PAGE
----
Thursday, June 14, 2007

The Bookshelf

I think I have one of the strangest bookshelves. Here are some of the titles I currently find staring at me:

Scams, Shams, and Flimflams: A History of Hoax
The Boy Scout Handbook (1962 edition)
The Oxford English Dictionary
Classic Sitcoms
East, West by Salman Rushdie
George Orwell: A Collection of Essays
The Classic Fairy Tales
Conspiracies and Cover-Ups
A Call to Conscience: The Landmark Speeches of Dr. Martin Luther King, Jr.
A General Theory of Love
A Study in Scarlet by Sir Arthur Conan Doyle
Presidential Anecdotes
Crime and Punishment
Unexplained Phenomenon
The Lives of Great Composers
Central Middle School Yearbooks 1997
Computers Simplified
The Complete Idiot's Guide to Chess
The Encyclopedia of World War II
The Lord of the Rings trilogy
The Radicalism of the American Revolution
Faster Reading - Self-Taught (this is a 500 page book from 1979)
Players of Cooperstown: Baseball's Hall of Fame
The Comedy Thesaurus
The Three Theban Plays, Sophocles
A Window on Williamsburg
The Complete Sherlock Holmes, Vol. II
Human Genetics
The Vital Guide to Fighting Aircraft of World War II
The Hound of the Baskervilles
Roughing it, Mark Twain
Shogun, James Clavell
several World Almanacs
Surfacing, Margaret Atwood
The Kodansha Kanji Learner's Dictionary
Vindication, Lyndall Gordon, biography of Mary Wollstonecraft
MLA Handbook
Norwegian Wood, Haruki Murakami
Intermediate Japanese for Advanced Speakers and Late Beginners (OK, I made up the last six words)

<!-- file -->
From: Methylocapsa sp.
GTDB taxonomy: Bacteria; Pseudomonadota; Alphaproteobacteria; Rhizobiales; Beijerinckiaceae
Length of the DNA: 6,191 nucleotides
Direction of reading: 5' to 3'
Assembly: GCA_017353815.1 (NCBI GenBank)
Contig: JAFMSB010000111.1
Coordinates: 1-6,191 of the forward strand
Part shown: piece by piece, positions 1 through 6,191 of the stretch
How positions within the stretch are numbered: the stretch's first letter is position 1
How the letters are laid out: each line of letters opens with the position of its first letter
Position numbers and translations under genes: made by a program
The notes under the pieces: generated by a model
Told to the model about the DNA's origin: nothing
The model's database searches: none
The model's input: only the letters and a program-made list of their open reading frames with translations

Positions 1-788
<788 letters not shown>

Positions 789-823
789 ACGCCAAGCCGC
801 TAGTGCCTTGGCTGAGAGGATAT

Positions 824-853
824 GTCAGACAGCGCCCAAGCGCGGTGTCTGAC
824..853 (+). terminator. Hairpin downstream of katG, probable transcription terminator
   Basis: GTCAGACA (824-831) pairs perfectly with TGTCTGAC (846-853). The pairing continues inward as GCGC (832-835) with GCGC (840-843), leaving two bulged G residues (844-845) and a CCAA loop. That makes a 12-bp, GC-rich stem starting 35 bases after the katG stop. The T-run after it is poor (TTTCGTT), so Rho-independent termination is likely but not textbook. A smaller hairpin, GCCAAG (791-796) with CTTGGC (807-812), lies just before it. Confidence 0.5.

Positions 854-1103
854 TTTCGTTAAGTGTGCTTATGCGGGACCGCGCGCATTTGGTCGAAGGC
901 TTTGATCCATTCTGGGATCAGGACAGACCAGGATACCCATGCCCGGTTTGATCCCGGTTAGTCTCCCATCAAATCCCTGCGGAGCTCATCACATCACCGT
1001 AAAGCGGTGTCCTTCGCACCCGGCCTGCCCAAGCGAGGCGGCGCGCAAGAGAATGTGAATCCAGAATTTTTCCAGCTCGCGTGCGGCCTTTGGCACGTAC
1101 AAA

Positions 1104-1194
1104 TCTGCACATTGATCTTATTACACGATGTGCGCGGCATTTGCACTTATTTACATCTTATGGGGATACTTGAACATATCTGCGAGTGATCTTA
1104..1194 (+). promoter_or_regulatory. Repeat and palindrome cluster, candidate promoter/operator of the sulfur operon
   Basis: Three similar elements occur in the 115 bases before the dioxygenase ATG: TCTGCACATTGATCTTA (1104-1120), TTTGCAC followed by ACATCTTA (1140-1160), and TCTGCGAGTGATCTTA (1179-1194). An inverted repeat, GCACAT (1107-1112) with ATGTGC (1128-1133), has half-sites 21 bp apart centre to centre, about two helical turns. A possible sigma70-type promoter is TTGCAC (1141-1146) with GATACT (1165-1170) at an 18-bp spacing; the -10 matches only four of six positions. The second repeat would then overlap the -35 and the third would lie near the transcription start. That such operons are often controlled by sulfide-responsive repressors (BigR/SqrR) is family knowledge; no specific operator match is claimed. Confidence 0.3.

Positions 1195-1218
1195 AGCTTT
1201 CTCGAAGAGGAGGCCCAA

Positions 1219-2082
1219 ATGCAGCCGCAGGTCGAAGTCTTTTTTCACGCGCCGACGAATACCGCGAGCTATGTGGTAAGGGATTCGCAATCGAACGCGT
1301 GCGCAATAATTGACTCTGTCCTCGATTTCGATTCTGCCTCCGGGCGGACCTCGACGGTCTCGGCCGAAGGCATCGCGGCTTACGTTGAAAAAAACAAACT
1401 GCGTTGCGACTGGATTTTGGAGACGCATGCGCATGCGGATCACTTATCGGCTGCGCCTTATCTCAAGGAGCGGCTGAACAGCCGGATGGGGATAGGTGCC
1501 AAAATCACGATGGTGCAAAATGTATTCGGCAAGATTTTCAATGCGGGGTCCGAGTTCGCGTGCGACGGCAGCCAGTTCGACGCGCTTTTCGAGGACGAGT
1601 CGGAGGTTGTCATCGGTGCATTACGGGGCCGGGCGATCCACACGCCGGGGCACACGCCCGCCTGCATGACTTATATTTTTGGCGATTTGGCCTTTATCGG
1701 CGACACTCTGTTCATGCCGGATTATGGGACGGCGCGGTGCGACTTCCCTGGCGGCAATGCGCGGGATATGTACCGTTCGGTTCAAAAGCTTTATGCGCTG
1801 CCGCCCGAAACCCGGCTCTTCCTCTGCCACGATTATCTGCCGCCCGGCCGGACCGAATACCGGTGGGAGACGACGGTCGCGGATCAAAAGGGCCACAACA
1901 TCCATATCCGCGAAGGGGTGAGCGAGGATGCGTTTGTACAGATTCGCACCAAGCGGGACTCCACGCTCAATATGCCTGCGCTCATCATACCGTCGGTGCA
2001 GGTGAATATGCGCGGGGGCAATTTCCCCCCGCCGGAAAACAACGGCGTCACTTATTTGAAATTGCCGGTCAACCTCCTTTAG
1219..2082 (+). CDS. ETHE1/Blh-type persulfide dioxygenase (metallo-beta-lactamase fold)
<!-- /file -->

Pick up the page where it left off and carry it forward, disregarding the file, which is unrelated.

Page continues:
Mythology, Edith Hamilton
The Magic Handbook
Pride and Prejudice
The Worst Case Survival Handbook: First and College Editions, I also see Travel up there
Snow White, Blood Red
A Passage to India, E.M. Forster
The Shadow Lines, Amitav Ghosh
Waiting for the Barbarians, J.M. Coetzee

My interests are whimsical and ridiculous. Far from being widely-read, I find myself to be increasingly narrowly-written. Caught on the Bound interns are picking that phrase apart.

Some of these titles don't even make sense to me. I don't even know anything about baseball or Cooperstown. And I'm pretty sure that Computers Simplified book comes from 1989, which would explain the title. That old Boy Scout Handbook is quite amusing. An excerpt:

"So keep your mouth shut and the passage through your nose clear. Always blow your nose gently and one nostril at a time, never both together. If you have trouble breathing through your nose, let a doctor take a look at it."

Yes, not being able to breath is one of the tell-tale symptoms of.....uh....death. I can imagine some irate scoutmaster shouting at those Tenderfoots trying to blow both nostrils at once. "You'll never make Eagle, Smith! You were a Tenderfoot yesterday and you'll be a Tenderfoot tomorrow!"

Another excerpt, from the inevitably hilarious "From Boy to Man" section:

"There are boys who do not let nature have its own way with them but cause emissions themselves. This may do no physical harm, but may cause them to worry. Any real boy knows that anything that causes him to worry should be avoided or overcome. If anything like this worries you, this is not unusual - just about all boys have the same problem. Seek the correct answer to any question which bothers you about your development from boy to man. But be sure to get your information from reliable sources - your parents, your physician, your spiritual advisor."

Yes, I suppose there is a lesson to be learned. Little Johnny took nature into his own hands and now he is worried! I like the vagueness of "worry" but I think a better word might be "guilt-ridden" or "dirty dirty filth" or "happy." What do they do if there is physical harm? I believe the answer to that is also "worry." We also know that "any real boy" knows to avoid worrying. Don't let those fake or imitation boys fool you.

I have a question about my development from boy to man: What was this whole paragraph about? Worrying about "emissions"? Sounds like a concern for the EPA or NASA.

I think I might make excerpts from this old Boy Scout Handbook a regular thing.